Your parenting plan should include:

  • How you will both work and provide for your child
  • Information on how the child will be brought to different activities and locations
  • When your ex will get to see the child
  • What child support payments you want to be provided.

Once you have presented your case, the judge will question both you and your ex to see which parenting plan is better for the child. They may also question your child if they are old enough, as well as friends, teachers, parents, and other relatives.

After this, an attorney may produce other evidence on either side. This can be mental health evaluations, financial evaluations, or any other documents they feel the judge should consider when making their decision.

After all the evidence has been presented, the judge will make their decision which will become a court order. It’s important to know that this decision may not be instant and that family court cases can take a long time, even years in some cases. It is in your best interest to try to solve things cordially with your ex before taking them to court.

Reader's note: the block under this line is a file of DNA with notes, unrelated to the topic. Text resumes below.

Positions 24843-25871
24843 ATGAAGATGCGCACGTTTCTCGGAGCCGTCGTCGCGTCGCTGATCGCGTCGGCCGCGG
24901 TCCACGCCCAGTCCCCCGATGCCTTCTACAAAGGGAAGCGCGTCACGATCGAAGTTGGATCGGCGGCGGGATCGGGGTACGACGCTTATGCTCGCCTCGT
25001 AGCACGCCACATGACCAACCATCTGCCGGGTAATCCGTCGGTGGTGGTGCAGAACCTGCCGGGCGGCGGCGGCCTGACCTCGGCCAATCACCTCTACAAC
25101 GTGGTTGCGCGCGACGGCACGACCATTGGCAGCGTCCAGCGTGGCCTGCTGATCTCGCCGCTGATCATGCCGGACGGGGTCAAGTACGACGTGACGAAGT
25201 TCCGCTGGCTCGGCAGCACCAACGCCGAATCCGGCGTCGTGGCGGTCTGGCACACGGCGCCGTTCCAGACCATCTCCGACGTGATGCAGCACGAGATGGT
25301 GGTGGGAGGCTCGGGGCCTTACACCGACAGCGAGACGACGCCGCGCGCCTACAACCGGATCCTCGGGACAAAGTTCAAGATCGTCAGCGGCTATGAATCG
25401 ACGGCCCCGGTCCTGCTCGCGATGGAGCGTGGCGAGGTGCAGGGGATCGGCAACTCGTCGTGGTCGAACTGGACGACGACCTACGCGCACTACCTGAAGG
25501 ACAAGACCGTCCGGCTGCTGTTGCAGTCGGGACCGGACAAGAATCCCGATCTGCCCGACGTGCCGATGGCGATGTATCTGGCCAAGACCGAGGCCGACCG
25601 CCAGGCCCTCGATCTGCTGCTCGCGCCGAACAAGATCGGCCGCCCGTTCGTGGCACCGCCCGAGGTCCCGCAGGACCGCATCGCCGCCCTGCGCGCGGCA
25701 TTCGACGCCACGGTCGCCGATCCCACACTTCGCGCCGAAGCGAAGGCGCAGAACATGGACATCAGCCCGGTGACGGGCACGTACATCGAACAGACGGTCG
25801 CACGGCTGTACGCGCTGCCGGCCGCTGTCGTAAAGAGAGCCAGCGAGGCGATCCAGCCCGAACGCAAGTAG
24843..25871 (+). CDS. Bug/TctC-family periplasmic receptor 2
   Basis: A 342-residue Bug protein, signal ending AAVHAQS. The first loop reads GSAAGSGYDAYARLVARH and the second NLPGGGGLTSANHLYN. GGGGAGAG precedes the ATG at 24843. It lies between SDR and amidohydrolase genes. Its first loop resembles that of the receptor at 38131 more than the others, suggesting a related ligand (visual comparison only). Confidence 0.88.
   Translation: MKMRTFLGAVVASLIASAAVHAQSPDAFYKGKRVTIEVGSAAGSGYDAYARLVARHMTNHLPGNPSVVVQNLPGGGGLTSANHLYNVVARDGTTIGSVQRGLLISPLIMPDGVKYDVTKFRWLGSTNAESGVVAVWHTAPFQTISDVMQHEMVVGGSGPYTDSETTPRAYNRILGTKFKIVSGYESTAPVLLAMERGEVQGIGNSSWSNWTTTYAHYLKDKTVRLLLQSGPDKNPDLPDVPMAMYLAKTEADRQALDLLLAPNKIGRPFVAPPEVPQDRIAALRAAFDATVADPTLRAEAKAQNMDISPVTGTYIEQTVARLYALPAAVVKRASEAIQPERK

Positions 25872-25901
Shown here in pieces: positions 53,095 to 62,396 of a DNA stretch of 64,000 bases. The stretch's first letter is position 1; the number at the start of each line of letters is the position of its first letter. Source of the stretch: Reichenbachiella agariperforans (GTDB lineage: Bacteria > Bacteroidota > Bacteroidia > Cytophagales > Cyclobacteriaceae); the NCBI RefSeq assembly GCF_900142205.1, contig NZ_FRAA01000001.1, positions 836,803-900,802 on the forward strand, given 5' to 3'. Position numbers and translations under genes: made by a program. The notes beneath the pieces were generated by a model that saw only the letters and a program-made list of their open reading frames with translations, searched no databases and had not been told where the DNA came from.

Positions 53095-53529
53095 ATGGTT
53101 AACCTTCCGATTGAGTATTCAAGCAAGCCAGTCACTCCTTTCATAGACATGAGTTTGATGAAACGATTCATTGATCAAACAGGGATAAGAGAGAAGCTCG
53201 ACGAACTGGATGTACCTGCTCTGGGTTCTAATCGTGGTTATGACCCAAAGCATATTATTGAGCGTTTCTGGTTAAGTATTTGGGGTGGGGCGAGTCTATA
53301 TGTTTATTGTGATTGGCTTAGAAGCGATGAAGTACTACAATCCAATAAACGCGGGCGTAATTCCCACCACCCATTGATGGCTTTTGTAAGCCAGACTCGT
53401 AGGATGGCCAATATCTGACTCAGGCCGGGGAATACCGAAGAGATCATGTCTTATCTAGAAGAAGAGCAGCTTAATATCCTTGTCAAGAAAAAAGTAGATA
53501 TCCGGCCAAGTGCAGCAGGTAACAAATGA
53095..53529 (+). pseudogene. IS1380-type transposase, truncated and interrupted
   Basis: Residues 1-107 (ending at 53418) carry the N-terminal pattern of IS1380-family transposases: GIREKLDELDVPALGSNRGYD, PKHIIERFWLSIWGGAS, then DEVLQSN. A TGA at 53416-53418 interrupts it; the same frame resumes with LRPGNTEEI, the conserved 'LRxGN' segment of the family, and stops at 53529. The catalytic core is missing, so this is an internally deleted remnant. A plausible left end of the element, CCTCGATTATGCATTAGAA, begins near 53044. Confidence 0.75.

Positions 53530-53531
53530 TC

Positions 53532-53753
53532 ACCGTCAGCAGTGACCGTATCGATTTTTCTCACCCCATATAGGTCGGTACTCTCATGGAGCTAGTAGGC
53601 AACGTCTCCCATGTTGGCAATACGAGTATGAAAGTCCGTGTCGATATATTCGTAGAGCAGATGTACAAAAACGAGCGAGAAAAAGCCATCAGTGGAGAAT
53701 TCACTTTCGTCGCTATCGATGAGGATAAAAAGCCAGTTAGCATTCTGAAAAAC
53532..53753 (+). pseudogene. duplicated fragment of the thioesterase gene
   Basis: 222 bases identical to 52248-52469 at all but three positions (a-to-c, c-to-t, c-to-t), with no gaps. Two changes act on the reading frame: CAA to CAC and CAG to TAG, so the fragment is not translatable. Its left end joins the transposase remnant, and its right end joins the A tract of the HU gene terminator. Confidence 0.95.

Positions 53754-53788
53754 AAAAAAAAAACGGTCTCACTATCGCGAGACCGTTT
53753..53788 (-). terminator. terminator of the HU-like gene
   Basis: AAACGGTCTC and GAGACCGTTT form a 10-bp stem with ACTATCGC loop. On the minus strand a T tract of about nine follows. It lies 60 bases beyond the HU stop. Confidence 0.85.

In extreme cases, where it takes years to come to a custody deliberation and resolution, your children may be placed in foster care for the duration of the court case. This can be damaging to all parties involved and can cause more harm to your children than good. Always try to figure things out with your ex out of court first (but with an attorney present) and only take dire situations where the child’s safety is in danger to court.

Who Else Will Be Questioned?

Besides questioning both parents of the child, the judge will also likely want to speak to some other witnesses. These witnesses could include neighbors of either parent, teachers, or even friends of the parent. Sometimes coaches, doctors, and other people in your child’s life can also be called upon to give information in a custody case.